Street art in Doha

Where to find Doha's incredible and growing public art installations

Street art in Doha

Head to the Lusail multipurpose hall to view three more additions to Doha’s catalogue of public art. To mark the 24th Men’s Handball World Championships in Doha, Iraqi artist Ahmed Al Bahrani produced a bronze sculpture, titled The Challenge 2015, of towering hands and arms emerging from the ground, one appearing to have successfully caught the ball while the others struggle to reach. Qatari artist Mohammed Al Nasif has created two murals inspired by different elements of Qatari culture, as well as the country’s development and progress.

French-Tunisian artist eL Seed, meanwhile, was commissioned to create his second Doha-located piece of calligraffiti, including poetry quotes by Sheikh Jassem Bin Mohammed Bin Thani, the Founder of Qatar. In 2013, the Qatar Museums Authority commissioned works by eL Seed for the first time, who worked with the community to create 52 individual pieces of art for the walls of tunnels on Salwa Road in Doha.

Three giant oryx sculptures by Ellen Hlavata have been installed outside the St Regis Doha. Each oryx – which is the national animal of Qatar – stands at 14 metres and weighs over 12 tonnes, and were engineered by the internationally known Foibos Design Lab. The group of artisanal metal workers use high-end technology in their work and coated the sculptures in molybdenum to help them endure the extreme summer temperatures.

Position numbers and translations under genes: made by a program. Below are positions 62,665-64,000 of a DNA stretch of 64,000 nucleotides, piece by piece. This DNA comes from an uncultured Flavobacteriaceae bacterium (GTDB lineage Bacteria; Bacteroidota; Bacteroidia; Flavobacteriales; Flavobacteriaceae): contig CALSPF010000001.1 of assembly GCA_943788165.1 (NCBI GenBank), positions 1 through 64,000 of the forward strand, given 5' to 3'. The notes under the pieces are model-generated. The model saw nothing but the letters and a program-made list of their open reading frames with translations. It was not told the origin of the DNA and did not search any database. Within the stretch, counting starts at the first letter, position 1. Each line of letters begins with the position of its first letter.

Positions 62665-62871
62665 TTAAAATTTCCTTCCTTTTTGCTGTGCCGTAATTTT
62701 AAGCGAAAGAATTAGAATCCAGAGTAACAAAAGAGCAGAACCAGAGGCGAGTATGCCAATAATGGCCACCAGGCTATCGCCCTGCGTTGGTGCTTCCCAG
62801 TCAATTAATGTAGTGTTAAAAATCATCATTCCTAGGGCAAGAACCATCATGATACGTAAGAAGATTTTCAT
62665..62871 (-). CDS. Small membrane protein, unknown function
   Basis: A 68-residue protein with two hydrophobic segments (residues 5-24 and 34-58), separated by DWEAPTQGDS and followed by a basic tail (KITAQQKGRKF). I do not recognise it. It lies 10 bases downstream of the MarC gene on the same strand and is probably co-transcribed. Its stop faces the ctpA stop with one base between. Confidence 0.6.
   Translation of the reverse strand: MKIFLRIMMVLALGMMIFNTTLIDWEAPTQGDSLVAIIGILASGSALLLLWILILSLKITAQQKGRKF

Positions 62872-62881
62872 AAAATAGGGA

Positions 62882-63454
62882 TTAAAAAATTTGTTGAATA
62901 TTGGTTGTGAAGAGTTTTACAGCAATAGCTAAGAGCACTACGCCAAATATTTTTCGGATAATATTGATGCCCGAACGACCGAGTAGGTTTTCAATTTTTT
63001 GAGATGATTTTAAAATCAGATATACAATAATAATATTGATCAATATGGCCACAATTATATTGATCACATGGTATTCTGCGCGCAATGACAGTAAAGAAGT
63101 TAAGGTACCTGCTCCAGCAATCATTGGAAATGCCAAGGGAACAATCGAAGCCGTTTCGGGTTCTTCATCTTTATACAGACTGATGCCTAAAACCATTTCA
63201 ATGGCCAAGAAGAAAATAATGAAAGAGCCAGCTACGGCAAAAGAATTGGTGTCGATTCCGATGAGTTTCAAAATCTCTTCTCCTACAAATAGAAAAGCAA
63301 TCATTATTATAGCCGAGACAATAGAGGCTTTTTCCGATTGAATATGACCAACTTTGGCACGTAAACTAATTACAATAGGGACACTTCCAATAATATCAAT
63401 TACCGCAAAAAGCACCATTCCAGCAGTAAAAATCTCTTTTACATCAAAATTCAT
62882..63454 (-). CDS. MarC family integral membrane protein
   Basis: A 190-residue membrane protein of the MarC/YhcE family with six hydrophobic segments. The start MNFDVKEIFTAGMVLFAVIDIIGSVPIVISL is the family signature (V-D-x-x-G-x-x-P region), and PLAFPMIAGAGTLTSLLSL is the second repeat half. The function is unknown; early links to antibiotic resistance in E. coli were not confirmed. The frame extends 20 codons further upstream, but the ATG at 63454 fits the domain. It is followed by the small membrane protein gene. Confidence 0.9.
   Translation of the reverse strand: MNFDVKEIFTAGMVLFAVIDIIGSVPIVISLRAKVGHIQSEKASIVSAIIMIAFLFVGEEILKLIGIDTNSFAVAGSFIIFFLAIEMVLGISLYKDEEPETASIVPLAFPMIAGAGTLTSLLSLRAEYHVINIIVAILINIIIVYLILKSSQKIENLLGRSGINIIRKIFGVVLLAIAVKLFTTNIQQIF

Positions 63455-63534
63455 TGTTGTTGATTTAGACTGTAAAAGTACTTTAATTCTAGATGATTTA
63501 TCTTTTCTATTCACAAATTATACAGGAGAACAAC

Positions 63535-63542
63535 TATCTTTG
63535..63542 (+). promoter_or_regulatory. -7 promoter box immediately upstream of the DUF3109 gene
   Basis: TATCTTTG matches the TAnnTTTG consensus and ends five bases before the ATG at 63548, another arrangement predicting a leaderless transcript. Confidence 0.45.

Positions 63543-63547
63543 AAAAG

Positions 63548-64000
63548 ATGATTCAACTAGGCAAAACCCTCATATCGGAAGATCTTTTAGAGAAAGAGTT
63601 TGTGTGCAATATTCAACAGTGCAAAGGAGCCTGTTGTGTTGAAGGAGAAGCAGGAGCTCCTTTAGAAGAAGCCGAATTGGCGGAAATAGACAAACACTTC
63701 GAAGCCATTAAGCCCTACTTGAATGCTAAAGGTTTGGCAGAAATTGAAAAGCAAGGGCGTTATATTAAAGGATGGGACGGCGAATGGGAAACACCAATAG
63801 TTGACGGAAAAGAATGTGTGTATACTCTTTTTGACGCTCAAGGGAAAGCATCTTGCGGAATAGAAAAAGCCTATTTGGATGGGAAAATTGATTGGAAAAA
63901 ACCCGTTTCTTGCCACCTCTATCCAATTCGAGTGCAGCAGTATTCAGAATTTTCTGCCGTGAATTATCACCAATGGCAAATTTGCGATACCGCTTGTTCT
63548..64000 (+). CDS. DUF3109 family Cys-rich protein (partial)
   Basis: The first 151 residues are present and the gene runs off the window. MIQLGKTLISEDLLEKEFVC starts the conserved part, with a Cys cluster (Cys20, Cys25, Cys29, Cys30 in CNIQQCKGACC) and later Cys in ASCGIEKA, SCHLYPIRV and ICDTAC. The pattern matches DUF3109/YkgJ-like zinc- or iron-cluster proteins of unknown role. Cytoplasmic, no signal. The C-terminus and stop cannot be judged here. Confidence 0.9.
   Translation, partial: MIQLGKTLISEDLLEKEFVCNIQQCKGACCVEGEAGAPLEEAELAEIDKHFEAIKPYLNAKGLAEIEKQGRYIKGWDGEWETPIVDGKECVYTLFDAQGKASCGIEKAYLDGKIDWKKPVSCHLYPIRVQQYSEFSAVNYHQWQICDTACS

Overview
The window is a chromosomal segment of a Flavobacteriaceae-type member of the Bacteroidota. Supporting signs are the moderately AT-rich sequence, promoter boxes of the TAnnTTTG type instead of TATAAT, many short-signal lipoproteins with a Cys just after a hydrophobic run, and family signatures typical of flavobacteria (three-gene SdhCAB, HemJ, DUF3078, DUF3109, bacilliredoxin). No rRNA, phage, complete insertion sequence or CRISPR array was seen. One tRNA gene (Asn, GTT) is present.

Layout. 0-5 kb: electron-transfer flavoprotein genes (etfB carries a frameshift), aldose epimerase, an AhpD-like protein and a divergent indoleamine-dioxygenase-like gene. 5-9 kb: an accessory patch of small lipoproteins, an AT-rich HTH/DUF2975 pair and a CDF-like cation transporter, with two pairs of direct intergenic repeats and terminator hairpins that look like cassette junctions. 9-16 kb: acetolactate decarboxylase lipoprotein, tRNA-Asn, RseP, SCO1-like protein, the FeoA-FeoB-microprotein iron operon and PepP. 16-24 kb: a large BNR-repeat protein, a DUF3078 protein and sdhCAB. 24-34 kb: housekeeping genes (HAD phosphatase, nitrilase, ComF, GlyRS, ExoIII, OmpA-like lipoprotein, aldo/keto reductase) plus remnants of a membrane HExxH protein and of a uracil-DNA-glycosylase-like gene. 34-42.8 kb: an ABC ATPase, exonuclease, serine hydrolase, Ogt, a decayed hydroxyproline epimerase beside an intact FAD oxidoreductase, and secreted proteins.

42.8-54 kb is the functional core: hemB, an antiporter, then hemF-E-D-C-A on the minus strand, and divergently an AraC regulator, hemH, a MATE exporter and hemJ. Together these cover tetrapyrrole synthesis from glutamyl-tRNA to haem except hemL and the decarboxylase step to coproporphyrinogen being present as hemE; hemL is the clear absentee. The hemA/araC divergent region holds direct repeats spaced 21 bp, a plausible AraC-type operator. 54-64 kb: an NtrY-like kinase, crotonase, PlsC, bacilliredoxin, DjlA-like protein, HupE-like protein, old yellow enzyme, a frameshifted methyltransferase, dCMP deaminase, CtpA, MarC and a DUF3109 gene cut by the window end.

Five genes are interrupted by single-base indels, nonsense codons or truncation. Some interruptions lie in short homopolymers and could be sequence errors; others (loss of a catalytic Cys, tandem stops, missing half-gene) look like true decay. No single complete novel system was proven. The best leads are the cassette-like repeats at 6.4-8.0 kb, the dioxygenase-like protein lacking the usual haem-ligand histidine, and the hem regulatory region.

The Miraculous Journey (2005-2013) by Damien Hirst is installed outside the Sidra Medical and Research Centre. The series of bronze sculptures – ranging from five metres to 11 metres in height – chart the formation of a foetus and its transformation into a full formed baby.

Gandhi’s Three Monkeys (2008) by Subodh Gupta is located in Doha’s Katara Cultural Village. The three outdoor sculptures boldly reflect on ideas of war and peace, depicting heads wearing different kinds of military gear. Each head is crafted from cooking instruments, traditional Indian lunch boxes and glass bowls, among other things.

Lamp Bear (2005-2006) by Urs Fischer at Hamad International Airport is a huge 7m-high sculpture of a teddy bear resting against a lamp. It’s located in the airport’s duty-free hall.

Maman (1999) by Louise Bourgeois currently sits in the Qatar National Convention Centre. The sculpture is a 9m- high and 10m-wide bronze, steel and marble spider.

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